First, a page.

Home Fire

Home Fire

A Novel

Book - 2017
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"Isma is free. After years of watching out for her younger siblings in the wake of their mother's death, an invitation from a mentor in America has allowed her to resume a dream long deferred. But she can't stop worrying about Aneeka, her beautiful, headstrong sister back in London, or their brother, Parvaiz, who's disappeared in pursuit of his own dream, to prove himself to the dark legacy of the jihadist father he never knew. When he resurfaces half the globe away, Isma's worst fears are confirmed. Then Eamonn enters the sisters' lives. Son of a powerful political figure, he has his own birthright to live up to--or defy. Is he to be a chance at love? The means of Parvaiz's salvation? Suddenly, two families' fates are inextricably, devastatingly entwined, in this searing novel that asks: What sacrifices will we make in the name of love?"--
Publisher: New York : Riverhead Books, 2017.
ISBN: 9780735217683
Branch Call Number: SHAMS
Characteristics: 276 pages ; 22 cm


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kobrien3 Mar 13, 2018

Once I saw that this was a modern day adaptation of Sophocles' Antigone, I had to read it. This is a beautifully written story about love, loss, and loyalty from the differing perspectives of three siblings from a British Muslim family. When Isma leaves for America to pursue her academic dreams and Parvaiz follows in the footsteps of the jihadist father they never knew, sisters Aneeka and Isma clash over their disparate reactions to his decision. This heartbreakingly intense read made the long list for the Man Booker Prize in 2017, and will be a good pick for readers who enjoy complex characters and well written family centered stories.

LPL_MeredithW Feb 26, 2018

An absolutely stunning novel about the intersection of family, faith, and politics, told in beautiful, clear language.

Feb 13, 2018

An interesting story about Pakistani immigrant families in Britain. As a onlooker into this community, if nothing else this dispels the view that all immigrants share the same views, as well as a look at how Muslim hardliners recruit innocent people.

Jan 18, 2018

This is such a novel of our times and well worth reading. It addresses the fears, struggles and concerns that a British Muslim family deal with as the try to live down the legacy of their deceased father. It is told in five parts from five different perspectives which gives the story a well rounded feeling and leaves most questions answered. A very good novel for putting yourself into someone else's shoes.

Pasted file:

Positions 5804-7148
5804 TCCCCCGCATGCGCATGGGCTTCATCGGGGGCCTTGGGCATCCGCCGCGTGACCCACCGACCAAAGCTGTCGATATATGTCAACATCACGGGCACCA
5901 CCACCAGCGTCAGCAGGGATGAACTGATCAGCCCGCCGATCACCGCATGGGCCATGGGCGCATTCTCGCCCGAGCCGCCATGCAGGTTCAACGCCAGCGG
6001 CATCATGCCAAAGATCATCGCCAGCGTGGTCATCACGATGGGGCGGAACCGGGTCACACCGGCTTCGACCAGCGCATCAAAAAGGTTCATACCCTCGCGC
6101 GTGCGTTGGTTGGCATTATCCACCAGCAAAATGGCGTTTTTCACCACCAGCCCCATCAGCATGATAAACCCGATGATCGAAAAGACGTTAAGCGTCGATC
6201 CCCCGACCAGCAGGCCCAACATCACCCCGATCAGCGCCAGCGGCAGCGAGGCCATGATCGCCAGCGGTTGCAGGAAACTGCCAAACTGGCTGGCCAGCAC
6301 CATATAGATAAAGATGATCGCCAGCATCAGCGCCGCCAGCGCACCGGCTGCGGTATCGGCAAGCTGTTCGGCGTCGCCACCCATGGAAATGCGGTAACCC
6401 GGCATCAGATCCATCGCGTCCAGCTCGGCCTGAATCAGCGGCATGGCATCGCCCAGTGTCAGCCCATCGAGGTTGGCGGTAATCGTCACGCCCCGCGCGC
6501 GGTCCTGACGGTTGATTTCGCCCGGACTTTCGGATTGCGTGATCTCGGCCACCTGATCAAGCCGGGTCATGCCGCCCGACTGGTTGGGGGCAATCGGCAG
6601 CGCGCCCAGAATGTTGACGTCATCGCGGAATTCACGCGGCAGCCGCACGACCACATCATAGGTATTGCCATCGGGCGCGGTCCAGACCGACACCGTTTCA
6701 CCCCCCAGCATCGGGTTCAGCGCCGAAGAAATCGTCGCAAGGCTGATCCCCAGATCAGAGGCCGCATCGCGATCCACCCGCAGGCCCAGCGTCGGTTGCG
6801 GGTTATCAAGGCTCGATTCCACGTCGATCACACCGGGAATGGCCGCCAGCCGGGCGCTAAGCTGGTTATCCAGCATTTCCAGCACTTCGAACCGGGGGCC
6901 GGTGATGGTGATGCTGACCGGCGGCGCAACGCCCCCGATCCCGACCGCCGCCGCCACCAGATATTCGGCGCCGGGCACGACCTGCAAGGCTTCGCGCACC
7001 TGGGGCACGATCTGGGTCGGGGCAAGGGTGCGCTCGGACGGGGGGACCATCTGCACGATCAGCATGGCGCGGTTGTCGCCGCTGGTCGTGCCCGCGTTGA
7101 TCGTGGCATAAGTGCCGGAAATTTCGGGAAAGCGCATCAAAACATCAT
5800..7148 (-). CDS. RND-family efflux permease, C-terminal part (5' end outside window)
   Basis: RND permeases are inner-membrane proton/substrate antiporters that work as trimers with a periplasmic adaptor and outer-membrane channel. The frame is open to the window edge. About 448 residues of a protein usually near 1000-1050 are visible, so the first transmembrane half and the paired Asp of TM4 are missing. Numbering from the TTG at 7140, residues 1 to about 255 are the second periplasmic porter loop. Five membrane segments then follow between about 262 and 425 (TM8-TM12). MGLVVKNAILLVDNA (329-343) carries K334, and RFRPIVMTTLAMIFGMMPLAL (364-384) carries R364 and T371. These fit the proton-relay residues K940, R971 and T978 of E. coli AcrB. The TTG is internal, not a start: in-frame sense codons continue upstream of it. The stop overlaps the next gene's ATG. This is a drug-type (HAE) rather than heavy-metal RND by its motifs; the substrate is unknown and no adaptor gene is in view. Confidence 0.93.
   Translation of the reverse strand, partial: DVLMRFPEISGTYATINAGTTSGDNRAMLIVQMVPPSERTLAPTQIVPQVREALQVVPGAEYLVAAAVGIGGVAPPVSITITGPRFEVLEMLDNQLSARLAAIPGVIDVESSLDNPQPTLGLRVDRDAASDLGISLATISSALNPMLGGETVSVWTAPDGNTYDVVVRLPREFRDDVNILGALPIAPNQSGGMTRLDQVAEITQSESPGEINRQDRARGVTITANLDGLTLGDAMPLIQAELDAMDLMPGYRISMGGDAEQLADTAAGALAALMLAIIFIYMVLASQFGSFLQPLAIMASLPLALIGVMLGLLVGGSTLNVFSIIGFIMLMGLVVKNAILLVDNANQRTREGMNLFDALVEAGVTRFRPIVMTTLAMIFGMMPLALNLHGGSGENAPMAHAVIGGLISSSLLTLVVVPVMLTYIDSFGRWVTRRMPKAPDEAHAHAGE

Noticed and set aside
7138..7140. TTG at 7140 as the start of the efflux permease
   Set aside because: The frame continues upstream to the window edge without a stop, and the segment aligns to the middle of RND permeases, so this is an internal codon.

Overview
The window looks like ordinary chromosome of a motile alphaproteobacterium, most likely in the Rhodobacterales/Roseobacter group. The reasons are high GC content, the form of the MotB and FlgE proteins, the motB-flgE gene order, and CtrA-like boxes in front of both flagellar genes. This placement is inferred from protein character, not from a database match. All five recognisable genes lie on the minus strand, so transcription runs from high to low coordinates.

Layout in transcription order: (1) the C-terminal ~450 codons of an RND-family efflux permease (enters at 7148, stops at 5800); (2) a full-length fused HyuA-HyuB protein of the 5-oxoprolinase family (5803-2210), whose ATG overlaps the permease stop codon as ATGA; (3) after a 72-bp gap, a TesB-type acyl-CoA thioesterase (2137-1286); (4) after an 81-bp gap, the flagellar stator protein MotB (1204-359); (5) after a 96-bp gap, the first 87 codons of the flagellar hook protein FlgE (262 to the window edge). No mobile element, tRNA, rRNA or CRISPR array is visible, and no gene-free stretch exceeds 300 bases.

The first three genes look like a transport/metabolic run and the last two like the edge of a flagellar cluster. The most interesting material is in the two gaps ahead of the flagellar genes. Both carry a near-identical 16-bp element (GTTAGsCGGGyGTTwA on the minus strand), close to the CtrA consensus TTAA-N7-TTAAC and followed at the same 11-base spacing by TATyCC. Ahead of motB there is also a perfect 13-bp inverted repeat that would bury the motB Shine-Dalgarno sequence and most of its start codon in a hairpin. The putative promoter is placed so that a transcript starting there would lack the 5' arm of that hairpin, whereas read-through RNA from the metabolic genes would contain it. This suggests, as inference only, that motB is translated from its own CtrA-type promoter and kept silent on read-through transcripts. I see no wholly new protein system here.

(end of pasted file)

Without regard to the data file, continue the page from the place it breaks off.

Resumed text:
Jan 11, 2018

Brilliant. The personal is political; the political is personal. Highly recommended.

Jan 05, 2018

Heartbreaking novel, about two Pakistani-English families, one father a jihadi, the other father a high-ranking government official. Their childrens' lives collide in an unexpected way. One of my best reads of 2017.

Dec 15, 2017

Right up there with my other top fiction reads of 2017. I had to read about Antigone so I understood the reference in all reviews.

SPL_Liz Nov 28, 2017

When I began this book I didn't realize it was based on the Greek tragedy Antigone. I wasn't anticipating the tragedy part which made it a little harder for me to enjoy. That said, it's an elegant, humanizing, perspective-changing work. The imagery she creates is hauntingly beautiful and the characters are very tangible. She explores the idea of belonging and the political, familial, and social pressures that come from being a Muslim family from Britain. I would definitely recommend giving this one a read.

Nov 18, 2017

NPR describes it as "puts a topical spin on the ancient greek tragedy Antigone. One Muslim family in London whose father died a jihadi and brother becomes seduced into working for ISIS intersecting with another Muslim family in London whose father becomes a Muslim bashing Home Secretary. Told in five chapters through the point of view of the five major characters, Shamsie is a wonderful writer. Highly recommend.

SPL_Shauna Nov 07, 2017

Unquestionably the best fiction I've read this year. Home Fire follows a family broken by terror and the Western world's response to it. Not only is the prose achingly beautiful, but the plot moves like lightning - it's almost impossible to put this book down, and I'll certainly never feel the same way about an ISIS news story. Highly recommended, and an excellent choice for book clubs.

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